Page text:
Remove Dog and Cat Urine Smell off Concrete: 3 Steps to a Clean Floor

Use this method to get cat urine out of concrete and remove it permanently

So you have a concrete floor, perhaps in your basement, garage, patio or under your carpet in your home that seems to be permanently stained with pet urine, a.k.a dog or cat pee.

You can smell or see pet urine stains that no matter how much you bleach or wash with vinegar don’t go away.

It’s as if you have to settle with the fact that once dog or cat urine has seeped into concrete, it’s there forever.

What’s worse is it seems to give off a permanent urine odor, constantly releasing odorous and offensive fumes.

Let’s take a look at how we can remove dog and cat urine smells from concrete the right way so that you have a clean smelling floor again.

Things to Know Before Treating Urine Odors

Before we get to the real magic, here are some basic facts about concrete, liquid and well…pee.

This knowledge will help you understand why the remedy we cover below works so incredibly well to get cat pee out of concrete, especially.

Why Urine Is SO Bad for Concrete

As you already know, concrete is dry and hard as rock. But it is also quite porous.

This means, that anything liquid that comes into contact with bare (unsealed) concrete will saturate concrete completely.

Usually this is harmless, but not when it comes to pet urine.

Urea from dog or cat pee goes deep into concrete, breaks and releases smelly odors

Dog or cat urine can seep deep within concrete; and anyone who has had cats or dogs knows that animal urine can be difficult to get rid of from your garage floor, basements and under carpet pads.

What’s worse is this potent stuff can lie dormant inside the concrete, only to release its odor when moisture gets back down into the concrete.

The fumes will find their way into anyone’s nose who is nearby. Yuck!


Directions to Remove Dog Pee or Cat Urine Odors from Concrete:

Steps for to remove urine off concrete

  1. Use a black light to find ALL dog or cat pee stains you need to remove, then clean with a 2-to-1 parts vinegar/water mixture and rinse off concrete.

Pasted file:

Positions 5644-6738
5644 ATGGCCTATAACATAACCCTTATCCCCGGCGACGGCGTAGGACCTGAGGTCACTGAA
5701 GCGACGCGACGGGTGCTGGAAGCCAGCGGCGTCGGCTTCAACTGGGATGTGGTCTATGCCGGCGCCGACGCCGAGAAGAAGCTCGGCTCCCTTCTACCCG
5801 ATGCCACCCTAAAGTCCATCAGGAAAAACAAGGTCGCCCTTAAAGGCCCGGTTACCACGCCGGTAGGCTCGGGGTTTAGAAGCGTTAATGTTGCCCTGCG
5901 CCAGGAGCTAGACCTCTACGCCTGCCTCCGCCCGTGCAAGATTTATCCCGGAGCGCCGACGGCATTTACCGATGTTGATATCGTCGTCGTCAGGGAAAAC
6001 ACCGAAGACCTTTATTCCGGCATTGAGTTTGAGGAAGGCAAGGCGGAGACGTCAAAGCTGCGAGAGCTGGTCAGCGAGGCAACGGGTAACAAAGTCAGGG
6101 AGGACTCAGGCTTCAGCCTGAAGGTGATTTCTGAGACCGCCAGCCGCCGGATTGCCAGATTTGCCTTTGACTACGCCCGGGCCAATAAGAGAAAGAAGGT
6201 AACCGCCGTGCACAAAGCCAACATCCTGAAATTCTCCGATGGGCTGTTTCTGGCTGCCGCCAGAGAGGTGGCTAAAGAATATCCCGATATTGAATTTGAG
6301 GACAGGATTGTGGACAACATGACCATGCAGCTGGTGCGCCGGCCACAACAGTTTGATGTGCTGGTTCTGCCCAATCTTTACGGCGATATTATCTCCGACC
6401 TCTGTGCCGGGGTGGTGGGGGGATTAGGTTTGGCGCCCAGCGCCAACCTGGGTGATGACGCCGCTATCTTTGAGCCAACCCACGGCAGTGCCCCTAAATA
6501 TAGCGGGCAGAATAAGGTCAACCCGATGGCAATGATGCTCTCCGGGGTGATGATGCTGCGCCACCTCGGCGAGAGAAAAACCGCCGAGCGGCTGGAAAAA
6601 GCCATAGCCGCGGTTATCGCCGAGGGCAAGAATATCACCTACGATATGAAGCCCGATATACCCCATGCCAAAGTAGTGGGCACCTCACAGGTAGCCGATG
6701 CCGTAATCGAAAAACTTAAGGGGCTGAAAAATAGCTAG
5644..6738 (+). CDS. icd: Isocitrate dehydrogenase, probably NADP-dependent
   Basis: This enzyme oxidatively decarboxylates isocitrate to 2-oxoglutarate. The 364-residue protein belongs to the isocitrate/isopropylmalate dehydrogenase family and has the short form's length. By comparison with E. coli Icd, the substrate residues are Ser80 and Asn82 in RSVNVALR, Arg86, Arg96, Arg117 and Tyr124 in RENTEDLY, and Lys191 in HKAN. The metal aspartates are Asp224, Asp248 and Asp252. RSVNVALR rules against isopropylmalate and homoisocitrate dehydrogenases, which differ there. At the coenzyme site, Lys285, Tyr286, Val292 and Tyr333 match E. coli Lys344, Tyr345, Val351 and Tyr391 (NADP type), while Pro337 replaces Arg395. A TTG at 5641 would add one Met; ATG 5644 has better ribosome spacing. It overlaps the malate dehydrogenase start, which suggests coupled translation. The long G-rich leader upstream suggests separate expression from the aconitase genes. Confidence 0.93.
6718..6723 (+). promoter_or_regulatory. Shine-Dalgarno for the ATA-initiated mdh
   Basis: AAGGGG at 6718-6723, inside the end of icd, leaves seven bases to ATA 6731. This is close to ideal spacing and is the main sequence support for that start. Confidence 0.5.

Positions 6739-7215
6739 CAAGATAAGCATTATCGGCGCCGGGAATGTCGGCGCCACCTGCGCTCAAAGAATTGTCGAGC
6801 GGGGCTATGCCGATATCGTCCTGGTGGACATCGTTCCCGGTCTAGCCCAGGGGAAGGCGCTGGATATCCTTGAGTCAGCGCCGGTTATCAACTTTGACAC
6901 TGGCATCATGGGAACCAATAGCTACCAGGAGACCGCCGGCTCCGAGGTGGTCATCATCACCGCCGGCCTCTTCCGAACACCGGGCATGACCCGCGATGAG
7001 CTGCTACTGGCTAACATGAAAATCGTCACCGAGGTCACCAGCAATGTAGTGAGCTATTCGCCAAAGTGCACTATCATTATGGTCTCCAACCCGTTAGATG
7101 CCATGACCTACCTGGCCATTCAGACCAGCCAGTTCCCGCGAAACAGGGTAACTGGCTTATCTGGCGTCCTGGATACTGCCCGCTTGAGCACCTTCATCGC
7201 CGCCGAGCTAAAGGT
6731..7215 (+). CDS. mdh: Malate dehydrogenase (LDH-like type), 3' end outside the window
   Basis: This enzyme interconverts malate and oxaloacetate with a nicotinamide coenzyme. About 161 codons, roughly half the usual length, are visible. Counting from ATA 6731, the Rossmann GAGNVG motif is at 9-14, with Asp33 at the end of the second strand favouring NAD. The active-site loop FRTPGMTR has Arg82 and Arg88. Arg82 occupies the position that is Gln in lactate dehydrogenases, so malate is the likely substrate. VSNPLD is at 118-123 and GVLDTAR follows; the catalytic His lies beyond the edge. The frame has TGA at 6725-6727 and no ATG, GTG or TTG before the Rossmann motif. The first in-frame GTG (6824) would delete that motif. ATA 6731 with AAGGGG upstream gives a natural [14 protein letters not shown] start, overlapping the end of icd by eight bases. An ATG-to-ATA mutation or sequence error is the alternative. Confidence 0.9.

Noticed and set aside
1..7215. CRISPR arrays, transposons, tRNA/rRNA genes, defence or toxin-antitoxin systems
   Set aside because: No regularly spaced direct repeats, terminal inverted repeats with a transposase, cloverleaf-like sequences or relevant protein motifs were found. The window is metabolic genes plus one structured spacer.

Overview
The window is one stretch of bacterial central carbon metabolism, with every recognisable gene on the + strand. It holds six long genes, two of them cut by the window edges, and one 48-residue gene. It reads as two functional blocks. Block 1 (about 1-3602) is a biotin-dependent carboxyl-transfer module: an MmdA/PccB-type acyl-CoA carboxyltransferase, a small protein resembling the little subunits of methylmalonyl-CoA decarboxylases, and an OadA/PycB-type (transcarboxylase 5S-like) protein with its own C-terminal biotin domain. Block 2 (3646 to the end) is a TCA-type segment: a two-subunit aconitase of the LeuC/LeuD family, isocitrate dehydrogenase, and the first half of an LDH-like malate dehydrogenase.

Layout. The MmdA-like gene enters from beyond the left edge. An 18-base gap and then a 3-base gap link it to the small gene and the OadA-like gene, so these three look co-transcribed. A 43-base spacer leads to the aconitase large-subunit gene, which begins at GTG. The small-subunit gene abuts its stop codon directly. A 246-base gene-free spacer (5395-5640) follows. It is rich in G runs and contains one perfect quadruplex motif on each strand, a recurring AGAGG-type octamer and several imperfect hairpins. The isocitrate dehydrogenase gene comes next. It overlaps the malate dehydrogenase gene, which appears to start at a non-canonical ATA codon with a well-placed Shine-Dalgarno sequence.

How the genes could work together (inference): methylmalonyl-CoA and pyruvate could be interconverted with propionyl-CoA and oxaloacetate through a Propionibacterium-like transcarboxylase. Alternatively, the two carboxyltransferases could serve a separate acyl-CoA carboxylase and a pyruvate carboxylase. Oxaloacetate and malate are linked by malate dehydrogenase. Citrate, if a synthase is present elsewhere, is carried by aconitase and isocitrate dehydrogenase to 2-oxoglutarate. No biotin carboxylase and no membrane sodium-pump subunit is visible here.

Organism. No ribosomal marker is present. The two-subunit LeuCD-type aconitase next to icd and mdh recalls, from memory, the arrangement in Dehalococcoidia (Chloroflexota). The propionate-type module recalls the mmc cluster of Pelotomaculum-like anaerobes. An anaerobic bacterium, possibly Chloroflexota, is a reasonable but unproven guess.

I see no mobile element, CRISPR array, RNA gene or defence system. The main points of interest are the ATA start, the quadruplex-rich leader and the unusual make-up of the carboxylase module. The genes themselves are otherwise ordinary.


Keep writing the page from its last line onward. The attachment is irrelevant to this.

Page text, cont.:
2.  Apply and scrub in liquid enzymatic cleaner: Molecular biological catalysts dissolve and remove odor caused by urea and uric acid. Cover and let floor surface soak overnight for 12-24 hours before wet-vacuuming.
  3. Dry and deodorize residual room urine smells with an ozone generator as needed.

Cleaning up Alone Just Doesn’t Cut It

You’ve probably discovered you can’t just “clean” off pet urine with whatever concrete cleaner you’ve chosen.

You must get it using a series of steps, each one playing a role in ridding the urine smell from concrete once and for all.

When you’re looking at how to get cat pee out of concrete, especially, it’s not a project to take lightly in most cases!

Let’s get to the steps below…

You’ll be happy to know that cleaning the surface of urine stained concrete is the first one, so if you’ve done this, it wasn’t a waste!

Now the steps!

Follow 3 Easy Steps to Get Urine Smell Out of Concrete:

1. Find and Clean

First, thoroughly clean all concrete surfaces with a vinegar/water mix. Since the vinegar is so strong, you can get by with a 2-to-1 ratio mix of vinegar and water.

To really help you identify and pinpoint the entire affected area you can use a black-light. It’s made just for pet urine detection and reveals any of the urine spots on your concrete.

In addition, the best method is to plan to treat the entire surface of the concrete in question so you don’t miss any hidden spots. Covering everything will obviously ensure the treatment will be consistent across your floor and leave no unwanted odors behind.

2. Treat

Second, use a special cleaning solution to permanently dissolve and remove stains and odors from the top, and just below the surface, of your concrete.